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And therefore I advise you, my Thessalian friend with the handsome chairs, to be content to embrace the women in the brothels, and not to spend the inheritance of your children on vanities. For, truly, the lame man gets on best at this sort of work; since your father, the boot-maker, did not lecture you and teach you any great deal, and did not confine you to looking at leather. Or do you not know those women, as we find them called in the Pannuchis of Eubulus—
Thrifty decoys, who gather in the money,—
Fillies well-train'd of Venus, standing naked
In long array, clad in transparent robes
Of thinnest web, like the fair damsels whom
Eridanus waters with his holy stream;
From whom, with safety and frugality,
You may buy pleasure at a moderate cost.
And in his Nannium, (the play under this name is the work of Eubulus, and not of Philippides)— [p. 910]
For he who secretly goes hunting for
Illicit love, must surely of all men
Most miserable be; and yet he may
See in the light of the sun a willing row
Of naked damsels, standing all array'd
In robes transparent, like the damsels whom
Eridanus waters with his holy stream,
And buy some pleasure at a trifling rate,
Without pursuing joys he 's bound to hide,
(There is no heavier calamity,)
Just out of wantonness and not for love.
I do bewail the fate of hapless Greece,
Which sent forth such an admiral as Cydias.

Xenarchus also, in his Pentathlum, reproaches those men who live as you do, and who fix their hearts on extravagant courtesans, and on freeborn women; in the following lines—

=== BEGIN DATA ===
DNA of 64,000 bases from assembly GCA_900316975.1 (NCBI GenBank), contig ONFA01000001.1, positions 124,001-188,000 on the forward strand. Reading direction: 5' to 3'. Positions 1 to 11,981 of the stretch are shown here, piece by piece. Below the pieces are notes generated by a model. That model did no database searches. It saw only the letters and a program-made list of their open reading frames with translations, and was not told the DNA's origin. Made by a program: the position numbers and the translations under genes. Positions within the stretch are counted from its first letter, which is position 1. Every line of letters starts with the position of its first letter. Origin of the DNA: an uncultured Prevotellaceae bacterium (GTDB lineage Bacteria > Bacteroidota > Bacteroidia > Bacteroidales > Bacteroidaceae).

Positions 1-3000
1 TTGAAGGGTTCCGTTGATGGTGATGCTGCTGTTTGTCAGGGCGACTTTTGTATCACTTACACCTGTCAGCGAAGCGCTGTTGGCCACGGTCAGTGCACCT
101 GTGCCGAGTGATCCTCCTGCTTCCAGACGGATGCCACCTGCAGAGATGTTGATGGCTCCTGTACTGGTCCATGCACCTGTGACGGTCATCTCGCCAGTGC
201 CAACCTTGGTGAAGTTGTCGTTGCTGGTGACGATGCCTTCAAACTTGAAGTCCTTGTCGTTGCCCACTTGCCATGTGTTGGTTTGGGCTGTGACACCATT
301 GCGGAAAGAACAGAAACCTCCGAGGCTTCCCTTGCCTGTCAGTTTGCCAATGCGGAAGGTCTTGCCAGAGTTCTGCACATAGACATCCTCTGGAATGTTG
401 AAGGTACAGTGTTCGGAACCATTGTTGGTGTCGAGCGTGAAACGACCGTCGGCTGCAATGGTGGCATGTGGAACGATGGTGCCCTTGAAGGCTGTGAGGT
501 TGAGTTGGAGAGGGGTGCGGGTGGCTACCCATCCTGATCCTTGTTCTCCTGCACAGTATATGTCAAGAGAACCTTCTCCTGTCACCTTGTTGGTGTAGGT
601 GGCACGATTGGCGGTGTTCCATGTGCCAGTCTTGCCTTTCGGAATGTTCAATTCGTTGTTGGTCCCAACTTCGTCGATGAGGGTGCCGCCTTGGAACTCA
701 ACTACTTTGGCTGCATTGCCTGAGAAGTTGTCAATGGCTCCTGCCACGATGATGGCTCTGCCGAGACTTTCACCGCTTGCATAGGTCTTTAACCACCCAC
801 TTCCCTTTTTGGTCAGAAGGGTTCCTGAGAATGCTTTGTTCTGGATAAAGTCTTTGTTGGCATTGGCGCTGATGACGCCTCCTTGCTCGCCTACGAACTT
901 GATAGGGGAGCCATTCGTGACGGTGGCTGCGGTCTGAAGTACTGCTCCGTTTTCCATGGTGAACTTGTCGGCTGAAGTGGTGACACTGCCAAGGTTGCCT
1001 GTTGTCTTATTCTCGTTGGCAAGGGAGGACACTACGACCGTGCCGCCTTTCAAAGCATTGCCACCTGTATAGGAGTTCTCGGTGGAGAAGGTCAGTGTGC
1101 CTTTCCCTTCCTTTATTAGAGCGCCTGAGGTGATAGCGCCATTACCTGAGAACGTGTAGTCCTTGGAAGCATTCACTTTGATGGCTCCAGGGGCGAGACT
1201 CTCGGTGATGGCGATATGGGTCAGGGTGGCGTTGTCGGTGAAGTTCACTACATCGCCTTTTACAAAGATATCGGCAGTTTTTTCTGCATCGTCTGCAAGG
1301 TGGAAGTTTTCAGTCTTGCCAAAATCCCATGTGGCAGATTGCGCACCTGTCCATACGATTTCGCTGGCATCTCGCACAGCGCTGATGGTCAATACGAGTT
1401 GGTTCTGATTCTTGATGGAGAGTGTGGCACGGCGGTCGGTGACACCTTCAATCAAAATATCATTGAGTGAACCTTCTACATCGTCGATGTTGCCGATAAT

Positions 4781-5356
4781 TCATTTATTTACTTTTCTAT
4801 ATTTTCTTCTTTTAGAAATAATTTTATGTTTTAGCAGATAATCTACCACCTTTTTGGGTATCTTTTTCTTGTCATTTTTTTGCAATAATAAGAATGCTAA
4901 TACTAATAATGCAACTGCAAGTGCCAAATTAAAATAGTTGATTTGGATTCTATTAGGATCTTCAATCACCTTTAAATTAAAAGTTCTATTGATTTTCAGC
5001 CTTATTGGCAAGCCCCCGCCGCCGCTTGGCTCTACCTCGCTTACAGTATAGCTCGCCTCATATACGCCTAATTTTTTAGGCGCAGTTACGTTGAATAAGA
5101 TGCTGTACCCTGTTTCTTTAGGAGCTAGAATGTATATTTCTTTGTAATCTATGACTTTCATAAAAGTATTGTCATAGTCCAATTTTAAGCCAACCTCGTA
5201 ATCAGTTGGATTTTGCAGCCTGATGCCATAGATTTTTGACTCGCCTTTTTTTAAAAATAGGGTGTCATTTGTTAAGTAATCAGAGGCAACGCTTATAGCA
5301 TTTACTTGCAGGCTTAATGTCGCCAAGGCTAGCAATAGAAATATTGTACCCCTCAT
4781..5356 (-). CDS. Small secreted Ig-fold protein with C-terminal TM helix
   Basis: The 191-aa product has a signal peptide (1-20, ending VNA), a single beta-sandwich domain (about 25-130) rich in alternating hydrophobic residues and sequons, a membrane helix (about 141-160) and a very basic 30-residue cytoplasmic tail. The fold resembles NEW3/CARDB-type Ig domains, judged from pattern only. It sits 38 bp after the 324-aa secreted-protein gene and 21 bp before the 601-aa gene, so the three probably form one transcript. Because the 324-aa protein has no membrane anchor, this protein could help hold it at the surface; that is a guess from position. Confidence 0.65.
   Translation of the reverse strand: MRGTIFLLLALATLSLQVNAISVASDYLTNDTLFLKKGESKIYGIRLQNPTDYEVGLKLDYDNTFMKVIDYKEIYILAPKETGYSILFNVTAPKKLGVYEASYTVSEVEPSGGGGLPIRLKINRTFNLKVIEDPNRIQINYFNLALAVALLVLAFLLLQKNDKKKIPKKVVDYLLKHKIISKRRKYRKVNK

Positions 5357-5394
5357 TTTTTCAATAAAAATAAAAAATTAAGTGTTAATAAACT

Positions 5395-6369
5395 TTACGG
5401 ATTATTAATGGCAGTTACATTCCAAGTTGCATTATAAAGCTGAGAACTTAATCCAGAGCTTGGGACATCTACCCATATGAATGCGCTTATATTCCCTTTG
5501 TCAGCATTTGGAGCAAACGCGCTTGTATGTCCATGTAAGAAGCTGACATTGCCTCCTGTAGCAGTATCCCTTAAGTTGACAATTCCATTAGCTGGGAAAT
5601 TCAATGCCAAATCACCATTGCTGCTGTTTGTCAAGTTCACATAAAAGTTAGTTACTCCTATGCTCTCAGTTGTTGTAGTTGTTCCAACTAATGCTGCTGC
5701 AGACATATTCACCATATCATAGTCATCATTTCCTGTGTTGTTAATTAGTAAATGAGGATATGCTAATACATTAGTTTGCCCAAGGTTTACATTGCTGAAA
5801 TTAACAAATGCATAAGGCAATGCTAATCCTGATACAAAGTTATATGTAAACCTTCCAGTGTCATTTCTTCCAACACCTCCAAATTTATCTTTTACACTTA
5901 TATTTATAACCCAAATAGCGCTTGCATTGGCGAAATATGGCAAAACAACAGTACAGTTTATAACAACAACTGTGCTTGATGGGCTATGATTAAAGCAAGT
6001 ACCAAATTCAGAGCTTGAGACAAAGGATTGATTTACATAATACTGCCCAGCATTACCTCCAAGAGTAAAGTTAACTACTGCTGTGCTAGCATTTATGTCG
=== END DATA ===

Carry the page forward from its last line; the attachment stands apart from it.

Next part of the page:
It is a terrible, yes a terrible and
Intolerable evil, what the young
Men do throughout this city. For although
There are most beauteous damsels in the brothels,
Which any man may see standing all willing
In the full light of day, with open bosoms,
Showing their naked charms, all of a row,
Marshall'd in order; and though they may choose
Without the slightest trouble, as they fancy,
Thin, stout, or round, tall, wrinkled, or smooth-faced,
Young, old, or middle-aged, or elderly,
So that they need not clamber up a ladder,
Nor steal through windows out of free men's houses,
Nor smuggle themselves in in bags of chaff;
For these gay girls will ravish you by force,
And drag you in to them; if old, they'll call you
Their dear papa; if young, their darling baby:
And these a man may fearlessly and cheaply
Amuse himself with, morning, noon, or night,
And any way he pleases; but the others
He dares not gaze on openly nor look at,
But, fearing, trembling, shivering, with his heart,
As men say, in his mouth, he creeps towards them.
And how can they, O sea-born mistress mine,
Immortal Venus! act as well they ought,
E'en when they have the opportunity,
If any thought of Draco's laws comes o'er them?

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